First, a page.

When Lizzy Land describes where she is, she paints me a picture of the quintessential relatable artist - sitting on her bed in LA, dressed in a robe and gazing out her window longingly at the hammock in her backyard. I've called her one late afternoon. But, due to lack of phone service outside, unfortunately the hammock would have to wait. I've been eager to talk to the Portland-native since listening to her debut EP intro music plays. It's a long story that brought us to today, and I guarantee it was worth the wait.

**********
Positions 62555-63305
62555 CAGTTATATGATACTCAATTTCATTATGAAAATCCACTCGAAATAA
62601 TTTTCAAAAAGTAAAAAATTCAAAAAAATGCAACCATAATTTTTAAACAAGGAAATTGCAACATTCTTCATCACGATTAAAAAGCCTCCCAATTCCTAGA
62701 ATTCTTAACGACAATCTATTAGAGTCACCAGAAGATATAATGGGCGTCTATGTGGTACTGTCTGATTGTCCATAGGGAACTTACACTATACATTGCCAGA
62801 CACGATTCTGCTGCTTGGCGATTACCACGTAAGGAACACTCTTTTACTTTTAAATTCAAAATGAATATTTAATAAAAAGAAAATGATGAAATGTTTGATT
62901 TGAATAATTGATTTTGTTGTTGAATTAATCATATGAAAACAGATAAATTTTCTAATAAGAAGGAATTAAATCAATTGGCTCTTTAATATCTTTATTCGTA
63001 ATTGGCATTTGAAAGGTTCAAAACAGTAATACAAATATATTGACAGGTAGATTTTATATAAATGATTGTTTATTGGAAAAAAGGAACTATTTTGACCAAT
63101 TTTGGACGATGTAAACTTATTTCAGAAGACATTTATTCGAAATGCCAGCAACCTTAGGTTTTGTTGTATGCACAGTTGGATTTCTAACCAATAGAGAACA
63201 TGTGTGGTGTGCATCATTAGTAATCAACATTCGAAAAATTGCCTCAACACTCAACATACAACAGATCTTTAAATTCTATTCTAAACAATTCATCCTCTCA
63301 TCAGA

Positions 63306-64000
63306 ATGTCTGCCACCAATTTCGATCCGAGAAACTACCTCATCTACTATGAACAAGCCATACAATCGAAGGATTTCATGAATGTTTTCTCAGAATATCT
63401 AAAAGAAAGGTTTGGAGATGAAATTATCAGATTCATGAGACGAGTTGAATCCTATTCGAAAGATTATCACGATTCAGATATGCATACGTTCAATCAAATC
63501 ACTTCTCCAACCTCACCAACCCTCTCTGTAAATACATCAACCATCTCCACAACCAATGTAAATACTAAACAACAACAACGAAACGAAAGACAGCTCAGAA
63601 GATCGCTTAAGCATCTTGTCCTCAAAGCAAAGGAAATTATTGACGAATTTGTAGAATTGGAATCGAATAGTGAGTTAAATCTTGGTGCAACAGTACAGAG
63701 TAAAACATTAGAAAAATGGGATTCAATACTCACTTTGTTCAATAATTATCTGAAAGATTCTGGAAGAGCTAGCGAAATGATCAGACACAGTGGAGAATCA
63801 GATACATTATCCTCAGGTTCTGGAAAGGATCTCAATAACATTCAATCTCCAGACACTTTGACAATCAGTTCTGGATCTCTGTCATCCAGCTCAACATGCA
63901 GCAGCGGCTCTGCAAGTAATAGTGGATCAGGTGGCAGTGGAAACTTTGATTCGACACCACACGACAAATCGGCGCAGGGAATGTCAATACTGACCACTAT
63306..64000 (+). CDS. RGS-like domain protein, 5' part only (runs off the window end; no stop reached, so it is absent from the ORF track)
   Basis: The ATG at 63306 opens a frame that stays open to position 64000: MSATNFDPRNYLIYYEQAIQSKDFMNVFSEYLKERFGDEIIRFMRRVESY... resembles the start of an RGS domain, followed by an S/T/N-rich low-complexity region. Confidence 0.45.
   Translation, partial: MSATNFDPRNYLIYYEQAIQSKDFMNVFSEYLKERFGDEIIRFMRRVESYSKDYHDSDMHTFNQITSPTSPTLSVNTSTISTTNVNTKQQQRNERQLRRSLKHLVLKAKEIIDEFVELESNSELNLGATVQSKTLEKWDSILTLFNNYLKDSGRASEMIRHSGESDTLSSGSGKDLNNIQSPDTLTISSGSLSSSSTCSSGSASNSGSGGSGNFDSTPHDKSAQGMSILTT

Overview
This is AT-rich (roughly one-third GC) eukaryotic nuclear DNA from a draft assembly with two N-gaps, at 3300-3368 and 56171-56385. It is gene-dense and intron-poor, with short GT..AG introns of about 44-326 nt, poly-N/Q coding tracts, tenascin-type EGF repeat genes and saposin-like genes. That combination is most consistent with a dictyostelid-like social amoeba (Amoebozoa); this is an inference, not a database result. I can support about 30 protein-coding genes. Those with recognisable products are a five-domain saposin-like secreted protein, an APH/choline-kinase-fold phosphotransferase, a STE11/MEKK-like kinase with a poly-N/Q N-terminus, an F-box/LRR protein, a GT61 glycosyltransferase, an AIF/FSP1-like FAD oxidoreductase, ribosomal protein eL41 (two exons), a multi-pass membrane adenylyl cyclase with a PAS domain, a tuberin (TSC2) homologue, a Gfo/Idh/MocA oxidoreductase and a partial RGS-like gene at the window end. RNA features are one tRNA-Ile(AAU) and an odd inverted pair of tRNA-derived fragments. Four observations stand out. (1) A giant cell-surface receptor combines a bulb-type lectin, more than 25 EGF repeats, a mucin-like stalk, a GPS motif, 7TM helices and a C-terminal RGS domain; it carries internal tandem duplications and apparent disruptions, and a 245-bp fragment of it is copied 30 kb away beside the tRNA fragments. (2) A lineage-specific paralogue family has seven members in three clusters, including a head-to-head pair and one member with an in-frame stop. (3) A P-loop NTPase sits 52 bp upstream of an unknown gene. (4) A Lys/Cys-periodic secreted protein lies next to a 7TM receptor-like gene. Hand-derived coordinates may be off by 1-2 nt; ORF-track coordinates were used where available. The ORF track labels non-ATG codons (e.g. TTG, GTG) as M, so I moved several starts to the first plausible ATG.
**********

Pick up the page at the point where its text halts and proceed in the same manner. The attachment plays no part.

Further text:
The EP is a landscape of interconnected tracks, all unique in their style and sound, but connected at the core. It's because they all came to existence from Lizzy, who has been working towards this EP for years. When she moved to New York City after high school, her aim was to make music. "I was playing at these little dive bars and using a loop machine," she tells me. After a brief stint with a band she pieced together via Craigslist and personal connections which didn't work out - Lizzy prepped to return home to Oregon. When I ask her about home, she tells me that looking back, her arrow always seemed to point to music. "I've seen videos of me as an infant bouncing around to music and playing instruments, it's something I've always been naturally drawn to." As a child, she clearly craved the artist experience, saying she would record songs on a tape recorder and place it on the dashboard of a car, pretending her music was on the radio.